Tuesday, November 30, 2021

Dopesick; Of The Deserving and The Undeserving

'Deserves' got nothing to do with it... Clint Eastwood, Unforgiven (1992)

Earlier this month I saw another opioid overdose.  It's not first, it won't be the last.   

Certainly it is easy to be hard-hearted and cynical but, it's my duty to myself and to society to not allow such feelings towards the daily deaths make me jaded and uncaring.  To not simply shrug and declare they deserve it.

Opioid induced overdoses have supplanted guns and cars as the biggest killers* in America.  According to CDC data, the United States has suffered 841,000 overdose deaths since 1999, 70% of those are opiate related; 50,000 opioid caused deaths in 2019 alone.

The levels of opiate addiction currently plaguing the US is something we've seen as a Nation in very select few times; i.e. after US Wars.  Those wounded in battle also became addicted to pain medication.  At first due to ignorance of narcotics functioning but now, we've decided to make ourselves victims by empowering the Sackler family and their Cartel Purdue Pharma. 

Watching the Netflix series Dopesick, Michael Stuhlbarg portrays Richard Sackler in a blended pastiche of Hannah Ardent's banality of evil and a wispy voiced Don Corleone.  The series also unflinchingly portrays the Sackler family as the immoral drug dealing kingpins they are; oblivious to anything but money and contemptuous of laws and morality.  The series Dopesick is based on Beth Macy's best-selling 2018 book.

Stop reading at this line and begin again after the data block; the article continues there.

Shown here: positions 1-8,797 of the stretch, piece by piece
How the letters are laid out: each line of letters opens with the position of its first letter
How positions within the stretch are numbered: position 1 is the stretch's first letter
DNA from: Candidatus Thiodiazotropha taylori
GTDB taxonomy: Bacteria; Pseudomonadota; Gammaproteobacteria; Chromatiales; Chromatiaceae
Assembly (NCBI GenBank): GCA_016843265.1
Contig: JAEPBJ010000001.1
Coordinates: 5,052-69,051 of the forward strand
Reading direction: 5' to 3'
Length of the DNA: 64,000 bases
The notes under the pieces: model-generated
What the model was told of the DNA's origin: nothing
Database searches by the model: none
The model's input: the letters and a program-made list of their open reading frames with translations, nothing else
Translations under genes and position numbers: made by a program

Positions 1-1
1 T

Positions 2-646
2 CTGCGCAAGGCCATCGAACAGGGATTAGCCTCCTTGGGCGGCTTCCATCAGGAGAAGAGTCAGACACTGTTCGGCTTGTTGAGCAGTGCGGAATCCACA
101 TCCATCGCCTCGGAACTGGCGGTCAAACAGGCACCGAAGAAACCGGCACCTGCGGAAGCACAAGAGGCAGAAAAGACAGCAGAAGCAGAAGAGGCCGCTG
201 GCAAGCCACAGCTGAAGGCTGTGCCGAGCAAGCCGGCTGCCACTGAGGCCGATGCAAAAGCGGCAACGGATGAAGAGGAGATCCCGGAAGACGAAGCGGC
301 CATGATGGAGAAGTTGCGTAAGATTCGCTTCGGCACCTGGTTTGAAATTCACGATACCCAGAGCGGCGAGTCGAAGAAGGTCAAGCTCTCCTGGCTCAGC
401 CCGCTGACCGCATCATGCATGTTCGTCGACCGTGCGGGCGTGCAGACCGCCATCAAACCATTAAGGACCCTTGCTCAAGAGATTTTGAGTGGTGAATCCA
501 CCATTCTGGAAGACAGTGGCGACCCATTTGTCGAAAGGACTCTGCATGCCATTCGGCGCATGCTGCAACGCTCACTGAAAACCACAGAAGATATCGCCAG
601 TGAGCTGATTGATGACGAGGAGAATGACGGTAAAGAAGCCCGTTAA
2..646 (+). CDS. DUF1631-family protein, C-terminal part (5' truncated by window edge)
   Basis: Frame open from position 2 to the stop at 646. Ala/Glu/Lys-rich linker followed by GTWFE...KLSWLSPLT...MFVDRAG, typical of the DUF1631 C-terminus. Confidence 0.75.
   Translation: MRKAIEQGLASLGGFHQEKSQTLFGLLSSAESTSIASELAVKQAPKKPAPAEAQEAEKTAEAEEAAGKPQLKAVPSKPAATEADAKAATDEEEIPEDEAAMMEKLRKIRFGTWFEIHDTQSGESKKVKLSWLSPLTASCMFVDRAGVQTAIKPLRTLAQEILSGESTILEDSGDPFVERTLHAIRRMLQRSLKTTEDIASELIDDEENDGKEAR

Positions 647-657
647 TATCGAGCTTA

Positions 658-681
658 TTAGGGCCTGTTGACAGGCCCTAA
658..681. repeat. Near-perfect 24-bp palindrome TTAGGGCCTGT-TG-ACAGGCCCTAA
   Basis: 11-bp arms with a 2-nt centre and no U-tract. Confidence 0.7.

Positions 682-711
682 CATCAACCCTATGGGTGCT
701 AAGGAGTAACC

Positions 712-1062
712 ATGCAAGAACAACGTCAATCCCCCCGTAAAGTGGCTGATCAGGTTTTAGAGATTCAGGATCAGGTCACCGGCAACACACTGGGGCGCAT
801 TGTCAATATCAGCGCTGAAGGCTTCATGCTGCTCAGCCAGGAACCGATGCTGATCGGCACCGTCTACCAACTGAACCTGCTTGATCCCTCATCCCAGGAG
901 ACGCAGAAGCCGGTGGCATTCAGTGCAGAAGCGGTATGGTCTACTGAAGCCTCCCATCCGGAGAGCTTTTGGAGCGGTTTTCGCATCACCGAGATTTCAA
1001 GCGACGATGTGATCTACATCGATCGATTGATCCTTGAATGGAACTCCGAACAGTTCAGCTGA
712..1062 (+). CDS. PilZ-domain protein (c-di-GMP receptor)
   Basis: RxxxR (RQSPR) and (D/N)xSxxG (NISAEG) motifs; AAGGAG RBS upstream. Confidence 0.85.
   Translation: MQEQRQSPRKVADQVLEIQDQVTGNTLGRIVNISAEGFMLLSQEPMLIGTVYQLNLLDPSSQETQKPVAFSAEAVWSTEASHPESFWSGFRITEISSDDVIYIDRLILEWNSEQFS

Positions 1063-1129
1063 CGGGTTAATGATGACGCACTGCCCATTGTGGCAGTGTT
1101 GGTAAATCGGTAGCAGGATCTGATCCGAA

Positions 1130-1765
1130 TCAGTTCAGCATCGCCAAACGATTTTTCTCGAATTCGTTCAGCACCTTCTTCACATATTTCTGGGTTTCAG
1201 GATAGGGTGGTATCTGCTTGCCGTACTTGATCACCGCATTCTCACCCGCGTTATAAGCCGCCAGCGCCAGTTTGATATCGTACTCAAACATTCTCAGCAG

Not everyone agrees with the portrayal of the Sackler family being villains every NPR (Nice Polite Republicans) story on the Sackler's takes great pains to repeatedly mention the Sackler family denies wrongdoing and no member of the family has ever been charged with a crime.  But, it does feel the last few years have changed the narrative and all the ostentatious donations to museums and pitiful donations to fight addiction earn them no credit.  If only the American Justice treated the Sackler family as harshly as it does men selling loose cigarettes on the street.  

In 2015, I watched a film called Heroin Cape Cod.  It was an unflinching look at the drug use.  There were no heroics, no glorious reunifications with the family, no arc of redemption.  By 2015 public health officials had catalogued a tripling of overdose deaths since 1999.  In reality it was most likely an undercount of opiate overdose related deaths.  Since then we had the treasonous criminal Trump in the White House who, of course, ignored it and so the deaths are still being ignored by the Republican Party writ large.

For 50 years, Republicans have linked drug use with criminality.  Worse than that Republicans were quite adamant the drug use was a moral failing and in no uncertain terms those who suffer from addiction are undeserving of care or even the barest compassion.  The Sackler's apparently knew this implicitly or explicitly as they spent decades falsely proclaiming the safety of their narcotics and blaming victims of addiction as criminals.  Conservatives have since Nixon been primed to blame addiction on low character, genetic flaws (i.e. black people), or immoral behavior.

Dualistic thinking dominates the right and all facets of conservative ideology.  There are no shades of gray.  There are no subtleties.  There is no subjective reality.  And more to the point, only their interpretation of objective reality exists and it conforms exactly to rightwing beliefs.  Now there are 3+ generations of conservatives who have steadily and increasingly absorbed rightwing propaganda and can not find grace to treat addiction any other way than those people deserve to die.

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